Friday, October 21, 2016

The Morning Call--Draghi chickens out again

The Morning Call


The Market

Yesterday, the indices (DJIA 18162, S&P 2141) couldn’t make it three up days in a row.  Volume was flat; breadth weakened.  The VIX was down 4 1/2% (unusual for a down Market day), closing [a] below its 100 day moving average for the second day (support; if it remains there through the close today, it will revert to resistance), [b] below its 200 day moving average (now resistance), [c] in a short term downtrend and [d] in a very short term uptrend.  If the VIX is able to hold below its 100 day moving average, it will improve the short term outlook for stocks.

The Dow ended [a] below its 100 day moving average, now resistance, [b] above its 200 day moving average, now support, [c] in a short term trading range {17092-18693}, [c] in an intermediate term uptrend {11503-24348} and [d] in a long term uptrend {5541-19431}.

The S&P finished [a] back below its 100 day moving average {now resistance}, negating Wednesday’s upside break, [b] above its 200 day moving average, now support, [c] in a short term trading range {1995-2193}, [d] in an intermediate uptrend {1964-2566} and [e] in a long term uptrend {862-2400}. 

The long Treasury rose slightly, closing below its 100 day moving average (resistance), within a very short term downtrend, above a key Fibonacci level and within short term, intermediate term and long term uptrends.  Long term, TLT’s chart is still healthy; but short term not so much so.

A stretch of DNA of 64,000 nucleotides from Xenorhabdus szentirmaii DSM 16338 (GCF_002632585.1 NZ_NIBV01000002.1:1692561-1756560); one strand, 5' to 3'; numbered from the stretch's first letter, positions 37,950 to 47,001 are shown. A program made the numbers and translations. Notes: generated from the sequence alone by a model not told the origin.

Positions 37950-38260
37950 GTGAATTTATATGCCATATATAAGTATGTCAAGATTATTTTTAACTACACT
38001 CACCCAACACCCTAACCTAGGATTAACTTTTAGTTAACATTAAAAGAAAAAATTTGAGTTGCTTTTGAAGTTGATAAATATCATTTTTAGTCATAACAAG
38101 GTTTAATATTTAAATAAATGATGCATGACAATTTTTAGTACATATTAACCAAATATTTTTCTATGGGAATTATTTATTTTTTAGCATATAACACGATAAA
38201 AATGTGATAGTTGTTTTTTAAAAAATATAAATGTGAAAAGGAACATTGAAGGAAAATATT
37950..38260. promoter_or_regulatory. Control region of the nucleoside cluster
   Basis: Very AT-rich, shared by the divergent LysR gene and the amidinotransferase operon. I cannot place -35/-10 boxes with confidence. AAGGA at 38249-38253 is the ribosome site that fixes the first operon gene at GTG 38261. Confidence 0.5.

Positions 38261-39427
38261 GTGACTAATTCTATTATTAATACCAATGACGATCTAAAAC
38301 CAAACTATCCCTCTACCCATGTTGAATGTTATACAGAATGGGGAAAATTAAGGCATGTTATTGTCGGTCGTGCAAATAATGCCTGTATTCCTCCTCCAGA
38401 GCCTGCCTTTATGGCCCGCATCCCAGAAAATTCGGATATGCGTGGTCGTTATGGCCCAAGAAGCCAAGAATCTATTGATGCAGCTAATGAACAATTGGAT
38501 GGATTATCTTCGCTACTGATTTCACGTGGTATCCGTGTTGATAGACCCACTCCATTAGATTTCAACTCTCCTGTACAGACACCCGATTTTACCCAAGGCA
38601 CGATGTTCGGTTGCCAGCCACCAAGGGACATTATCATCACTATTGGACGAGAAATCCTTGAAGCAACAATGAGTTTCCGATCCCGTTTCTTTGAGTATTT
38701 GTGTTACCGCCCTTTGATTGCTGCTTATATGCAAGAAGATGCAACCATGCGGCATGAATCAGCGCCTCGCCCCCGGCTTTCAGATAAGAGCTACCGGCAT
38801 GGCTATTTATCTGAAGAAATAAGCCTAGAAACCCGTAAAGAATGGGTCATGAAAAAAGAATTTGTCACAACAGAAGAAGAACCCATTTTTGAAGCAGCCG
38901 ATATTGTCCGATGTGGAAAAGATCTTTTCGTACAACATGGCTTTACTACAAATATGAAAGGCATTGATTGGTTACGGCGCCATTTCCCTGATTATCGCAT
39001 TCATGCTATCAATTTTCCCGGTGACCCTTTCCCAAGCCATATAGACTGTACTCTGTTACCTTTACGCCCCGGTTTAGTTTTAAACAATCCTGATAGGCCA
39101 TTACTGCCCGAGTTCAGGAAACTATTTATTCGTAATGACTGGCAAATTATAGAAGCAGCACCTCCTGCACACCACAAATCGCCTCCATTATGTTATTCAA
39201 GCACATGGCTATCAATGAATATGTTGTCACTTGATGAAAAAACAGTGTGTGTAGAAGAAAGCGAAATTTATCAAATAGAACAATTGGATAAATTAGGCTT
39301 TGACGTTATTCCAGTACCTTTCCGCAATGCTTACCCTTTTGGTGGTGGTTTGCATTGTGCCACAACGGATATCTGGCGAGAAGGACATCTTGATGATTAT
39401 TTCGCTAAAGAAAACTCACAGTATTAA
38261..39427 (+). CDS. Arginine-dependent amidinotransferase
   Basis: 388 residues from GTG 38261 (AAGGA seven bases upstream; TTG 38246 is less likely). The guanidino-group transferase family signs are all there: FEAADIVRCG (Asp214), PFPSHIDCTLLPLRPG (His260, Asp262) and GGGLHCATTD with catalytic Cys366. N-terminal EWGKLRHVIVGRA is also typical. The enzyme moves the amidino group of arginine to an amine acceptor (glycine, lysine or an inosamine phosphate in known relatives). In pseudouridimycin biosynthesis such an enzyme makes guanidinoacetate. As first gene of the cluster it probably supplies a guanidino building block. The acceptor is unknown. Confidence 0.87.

GLD fell, ending below its 100 day moving average (resistance) and in a short term downtrend.  However, it finished right on its 200 day moving average and above a key Fibonacci level.  It is trying to stabilize after a rough couple of months.

Bottom line: I think that the S&P negating the break above its 100 day moving average is less significant than recognizing that this pin action is part of a bigger picture that includes the DJIA, bonds and gold; and that is that it reflects that all these Markets continue to trade as though they are at an inflection point.  I await its resolution.      

            Why technical analysis gets a bad rap (short):



            Yesterday’s US economic data weighed to the upside: weekly jobless claims were negative, September leading economic indicators were neutral and the October Philly Fed index and September existing home sales were better than consensus.  There are no releases today; so that means this week will get scored as a slight positive.

            Overseas, the ECB left key interest rates unchanged.  Plus Draghi declined to discuss the start of tapering scheduled to begin in 2017; that led investors to believe that this date will be pushed out.  Again we see that no matter how much jawing the central bankers do about normalizing monetary policy, they simply don’t have the courage to start the process.